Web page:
In this case, South Dakota argued that the state should be able to legally enforce an eCommerce retailer, Wayfair, to collect and remit sales tax in South Dakota because the retailer had exceeded South Dakota’s economic nexus laws. Although a few other states have had these laws on their books for a while, there was no legal precedent for enforcing it until this landmark decision was made which is why economic nexus may be an unfamiliar concept for many merchants.

What this means for WooCommerce merchants is that if you pass a state’s economic threshold that they have set for total revenue in that state and/or number of transactions in that state, you have nexus. Meaning you’re now legally required to register, collect and remit sales tax for that state.

Keeping up with economic nexus on a state by state basis can prove to be complicated and challenging, and our friends at TaxJar have created a tool to help you make sense of it all. The TaxJar Sales & Transactions Checker is a service that will look at your WooCommerce sales (and any other channel you sell on) and tell you a list of states where you have exceeded their economic nexus laws.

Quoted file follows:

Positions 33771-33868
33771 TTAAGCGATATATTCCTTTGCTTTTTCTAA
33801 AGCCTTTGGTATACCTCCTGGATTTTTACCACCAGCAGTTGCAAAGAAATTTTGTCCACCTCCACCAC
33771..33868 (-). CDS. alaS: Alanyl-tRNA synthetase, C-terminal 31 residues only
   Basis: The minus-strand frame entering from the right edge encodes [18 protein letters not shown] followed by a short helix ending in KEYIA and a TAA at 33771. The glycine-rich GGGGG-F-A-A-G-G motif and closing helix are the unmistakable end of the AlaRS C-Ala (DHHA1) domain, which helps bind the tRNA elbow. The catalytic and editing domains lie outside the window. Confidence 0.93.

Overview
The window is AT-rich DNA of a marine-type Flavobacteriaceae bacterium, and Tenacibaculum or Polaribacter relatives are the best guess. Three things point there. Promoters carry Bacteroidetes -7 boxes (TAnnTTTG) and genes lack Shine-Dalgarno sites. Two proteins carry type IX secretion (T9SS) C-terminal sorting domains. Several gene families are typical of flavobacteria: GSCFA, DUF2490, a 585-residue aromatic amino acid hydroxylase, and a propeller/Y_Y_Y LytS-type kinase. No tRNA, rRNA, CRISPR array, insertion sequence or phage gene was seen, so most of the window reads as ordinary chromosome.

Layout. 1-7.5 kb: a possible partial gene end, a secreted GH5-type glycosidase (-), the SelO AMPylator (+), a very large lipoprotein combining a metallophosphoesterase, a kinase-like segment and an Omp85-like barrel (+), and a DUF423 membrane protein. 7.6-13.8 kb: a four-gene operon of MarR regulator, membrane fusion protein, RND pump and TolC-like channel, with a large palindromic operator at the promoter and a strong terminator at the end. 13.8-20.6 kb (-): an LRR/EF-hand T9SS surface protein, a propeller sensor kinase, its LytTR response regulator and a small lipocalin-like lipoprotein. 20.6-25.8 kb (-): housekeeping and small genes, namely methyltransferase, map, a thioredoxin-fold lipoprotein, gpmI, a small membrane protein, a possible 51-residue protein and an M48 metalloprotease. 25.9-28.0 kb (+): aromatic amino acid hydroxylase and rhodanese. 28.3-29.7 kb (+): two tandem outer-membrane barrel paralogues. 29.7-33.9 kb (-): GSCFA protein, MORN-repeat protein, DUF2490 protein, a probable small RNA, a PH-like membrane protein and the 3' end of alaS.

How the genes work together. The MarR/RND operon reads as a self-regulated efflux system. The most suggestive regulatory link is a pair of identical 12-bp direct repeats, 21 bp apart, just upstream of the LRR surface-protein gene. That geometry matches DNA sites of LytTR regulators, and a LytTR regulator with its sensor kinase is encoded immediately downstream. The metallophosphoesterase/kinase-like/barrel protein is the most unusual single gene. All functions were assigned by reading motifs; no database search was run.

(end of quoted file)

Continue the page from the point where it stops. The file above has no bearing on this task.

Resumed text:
For example, in Minnesota, the economic threshold is $100,000 in sales OR more than 100 separate transactions in the previous 12 months. (To clarify, the $100,000 amount is referring to sales shipped to Minnesota, not for your whole business.)

If your business made $200,000 in sales in Minnesota and ran our Sales & Transactions check on your business, we’d tell you instantly that Minnesota is a state where you may have economic nexus.

Get started and run the Sales & Transactions Checker on your business today to know where you stand.

What does this mean? Here’s the important takeaway: if you have nexus in a state, you should plan to collect sales tax from any customers in that state.

You’ll always have home state nexus and need to collect sales tax from buyers in your home state, unless you’re lucky enough to live in one of the five U.S. states without a sales tax. But many store owners begin with sales tax nexus in just their home states and expand later without realizing it.

Next, register for a permit in each state where you have nexus

So you’ve determined that you have nexus in one or more states. Before you can collect sales tax as indicated above, you’ll need to get registered to collect sales tax with that state.

This is a crucial step. Most states actually consider it unlawful to collect sales tax without a sales tax permit. In their minds, if you represent yourself as collecting states sales tax when you don’t have a license, you could simply pocket the extra money.

Here are some guides on how to register for a sales tax permit in every state. You can register online (the fastest way, where you often get your sales tax permit number the same day), by mail, or even in person at a state tax office.

Most state sales tax permits are free, but some require a fee.

All set up? Start collecting sales tax